Dow Jones (DJ) , in what was likely its last earnings report as a standalone company, reported an 87% drop in third-quarter profits against year-ago results that included a big tax gain.
Excluding special items, however, earnings more than doubled and topped expectations. Revenue rose 20%, helped by recent acquisitions.
The New York-based publisher posted third-quarter earnings of $13.8 million, or 16 cents a share, down from 105.4 million, or $1.26 a share, a year earlier.
Excluding one-time items in both quarters, earnings jumped to 27 cents a share from 11 cents last year. Analysts polled by Thomson Financial expected earnings of 22 cents a share.
Among those one-time items were 9 cents a share in charges tied to the company's pending acquisition by
. Rupert Murdoch's media conglomerate agreed to buy the
Wall Street Journal
publisher for $60 a share, or $5 billion, earlier this year.
Murdoch's offer created a soap opera on Wall Street and in media circles as Dow Jones' controlling shareholders, the Bancroft family, battled over whether to sell the venerable publisher. Ultimately, Murdoch's rich bid, which came at a 67% premium to where the stock was trading when the offer became public, won out, and the deal is expected to close in the fourth quarter.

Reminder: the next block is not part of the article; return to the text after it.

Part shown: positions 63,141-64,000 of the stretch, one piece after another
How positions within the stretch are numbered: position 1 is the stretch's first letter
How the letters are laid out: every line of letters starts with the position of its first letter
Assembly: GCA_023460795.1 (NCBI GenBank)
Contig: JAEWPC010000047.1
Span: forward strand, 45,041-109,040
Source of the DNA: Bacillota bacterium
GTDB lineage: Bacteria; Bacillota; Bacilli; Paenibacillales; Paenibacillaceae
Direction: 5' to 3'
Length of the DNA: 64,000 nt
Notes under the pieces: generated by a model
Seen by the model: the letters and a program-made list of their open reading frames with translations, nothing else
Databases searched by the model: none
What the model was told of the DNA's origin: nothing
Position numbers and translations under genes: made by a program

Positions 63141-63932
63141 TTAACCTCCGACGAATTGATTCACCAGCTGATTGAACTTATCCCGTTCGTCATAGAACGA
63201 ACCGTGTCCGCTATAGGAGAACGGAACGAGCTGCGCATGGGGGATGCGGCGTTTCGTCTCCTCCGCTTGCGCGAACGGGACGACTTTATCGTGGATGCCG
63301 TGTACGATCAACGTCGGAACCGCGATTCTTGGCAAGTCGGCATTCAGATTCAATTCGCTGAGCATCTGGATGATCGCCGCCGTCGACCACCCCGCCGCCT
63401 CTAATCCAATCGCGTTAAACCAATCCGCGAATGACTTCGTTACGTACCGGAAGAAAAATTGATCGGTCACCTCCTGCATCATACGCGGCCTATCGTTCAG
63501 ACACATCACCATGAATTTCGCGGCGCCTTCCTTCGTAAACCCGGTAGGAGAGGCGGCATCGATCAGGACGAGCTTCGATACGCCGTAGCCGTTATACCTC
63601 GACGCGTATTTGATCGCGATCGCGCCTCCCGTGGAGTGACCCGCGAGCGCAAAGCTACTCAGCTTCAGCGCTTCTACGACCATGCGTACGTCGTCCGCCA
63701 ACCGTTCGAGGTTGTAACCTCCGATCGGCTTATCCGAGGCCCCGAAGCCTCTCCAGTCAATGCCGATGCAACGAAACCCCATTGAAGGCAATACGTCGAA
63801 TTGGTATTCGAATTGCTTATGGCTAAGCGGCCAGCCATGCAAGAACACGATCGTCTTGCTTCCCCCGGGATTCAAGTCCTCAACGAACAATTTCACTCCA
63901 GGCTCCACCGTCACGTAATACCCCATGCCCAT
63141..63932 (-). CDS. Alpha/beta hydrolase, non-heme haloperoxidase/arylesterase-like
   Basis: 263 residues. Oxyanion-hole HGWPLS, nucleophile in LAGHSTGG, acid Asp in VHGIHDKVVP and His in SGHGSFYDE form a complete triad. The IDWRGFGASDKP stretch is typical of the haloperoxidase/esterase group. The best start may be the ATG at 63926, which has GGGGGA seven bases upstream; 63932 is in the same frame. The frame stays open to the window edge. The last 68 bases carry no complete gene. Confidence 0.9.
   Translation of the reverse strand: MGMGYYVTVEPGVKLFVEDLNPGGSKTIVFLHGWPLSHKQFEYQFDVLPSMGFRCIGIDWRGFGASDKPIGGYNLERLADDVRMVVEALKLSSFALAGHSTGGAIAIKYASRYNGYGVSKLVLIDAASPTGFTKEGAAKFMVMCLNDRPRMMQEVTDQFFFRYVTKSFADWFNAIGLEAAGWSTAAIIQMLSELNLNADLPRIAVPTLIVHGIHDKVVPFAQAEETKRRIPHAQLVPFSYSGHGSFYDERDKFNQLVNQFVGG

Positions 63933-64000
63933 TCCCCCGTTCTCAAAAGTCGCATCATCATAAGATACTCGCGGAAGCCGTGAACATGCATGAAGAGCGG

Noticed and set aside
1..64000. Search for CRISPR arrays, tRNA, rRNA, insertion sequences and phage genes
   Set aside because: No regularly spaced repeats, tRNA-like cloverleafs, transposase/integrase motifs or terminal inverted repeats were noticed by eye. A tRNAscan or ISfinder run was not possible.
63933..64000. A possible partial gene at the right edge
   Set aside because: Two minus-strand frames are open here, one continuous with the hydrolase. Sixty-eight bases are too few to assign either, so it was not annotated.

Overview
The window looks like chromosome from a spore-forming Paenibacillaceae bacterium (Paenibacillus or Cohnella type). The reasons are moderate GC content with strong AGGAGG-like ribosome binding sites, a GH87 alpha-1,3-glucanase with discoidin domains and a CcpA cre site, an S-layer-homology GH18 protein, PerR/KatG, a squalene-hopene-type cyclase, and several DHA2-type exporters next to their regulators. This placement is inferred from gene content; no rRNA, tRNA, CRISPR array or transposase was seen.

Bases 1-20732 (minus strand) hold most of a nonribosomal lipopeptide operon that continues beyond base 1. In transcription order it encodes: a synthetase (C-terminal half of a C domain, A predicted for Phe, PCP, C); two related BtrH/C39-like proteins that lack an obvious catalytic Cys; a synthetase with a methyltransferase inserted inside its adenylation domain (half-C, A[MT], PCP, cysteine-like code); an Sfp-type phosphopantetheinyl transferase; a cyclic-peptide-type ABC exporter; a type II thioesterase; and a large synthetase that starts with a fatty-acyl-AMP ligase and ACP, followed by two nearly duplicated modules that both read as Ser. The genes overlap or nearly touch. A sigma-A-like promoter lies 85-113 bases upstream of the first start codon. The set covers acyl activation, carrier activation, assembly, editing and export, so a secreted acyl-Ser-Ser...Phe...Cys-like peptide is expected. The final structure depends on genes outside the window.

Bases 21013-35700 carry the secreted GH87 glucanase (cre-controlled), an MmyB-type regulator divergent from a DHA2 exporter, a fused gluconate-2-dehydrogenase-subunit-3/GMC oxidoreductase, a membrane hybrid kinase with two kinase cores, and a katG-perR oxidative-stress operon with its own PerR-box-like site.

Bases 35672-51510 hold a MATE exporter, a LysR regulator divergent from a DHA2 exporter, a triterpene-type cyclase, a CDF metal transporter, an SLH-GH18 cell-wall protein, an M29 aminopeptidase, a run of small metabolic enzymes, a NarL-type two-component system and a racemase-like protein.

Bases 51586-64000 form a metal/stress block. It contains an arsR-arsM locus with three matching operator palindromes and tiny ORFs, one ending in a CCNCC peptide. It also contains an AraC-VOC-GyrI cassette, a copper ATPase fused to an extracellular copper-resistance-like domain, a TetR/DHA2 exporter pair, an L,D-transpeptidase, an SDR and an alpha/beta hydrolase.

In the third quarter, Dow Jones' revenue climbed to $493.3 million from $412.4 million the prior year, shy of Wall Street's forecast of $496 million. Excluding the effect of acquisitions, revenue inched up 1.8%.
Revenue growth was hit by an ongoing decline in print advertising. At
The Wall Street Journal
print edition, advertising revenue declined 2.9%. Those were partially offset by gains in the paper's digital edition.
Dow Jones said it expects its print ad revenue trend to improve in the fourth quarter, with online ad revenue growing at least 20%. It anticipates earnings per share, before items, will climb in excess of 40%, at the top end of its guidance.
Shares of Dow Jones recently were down a penny to $59.69.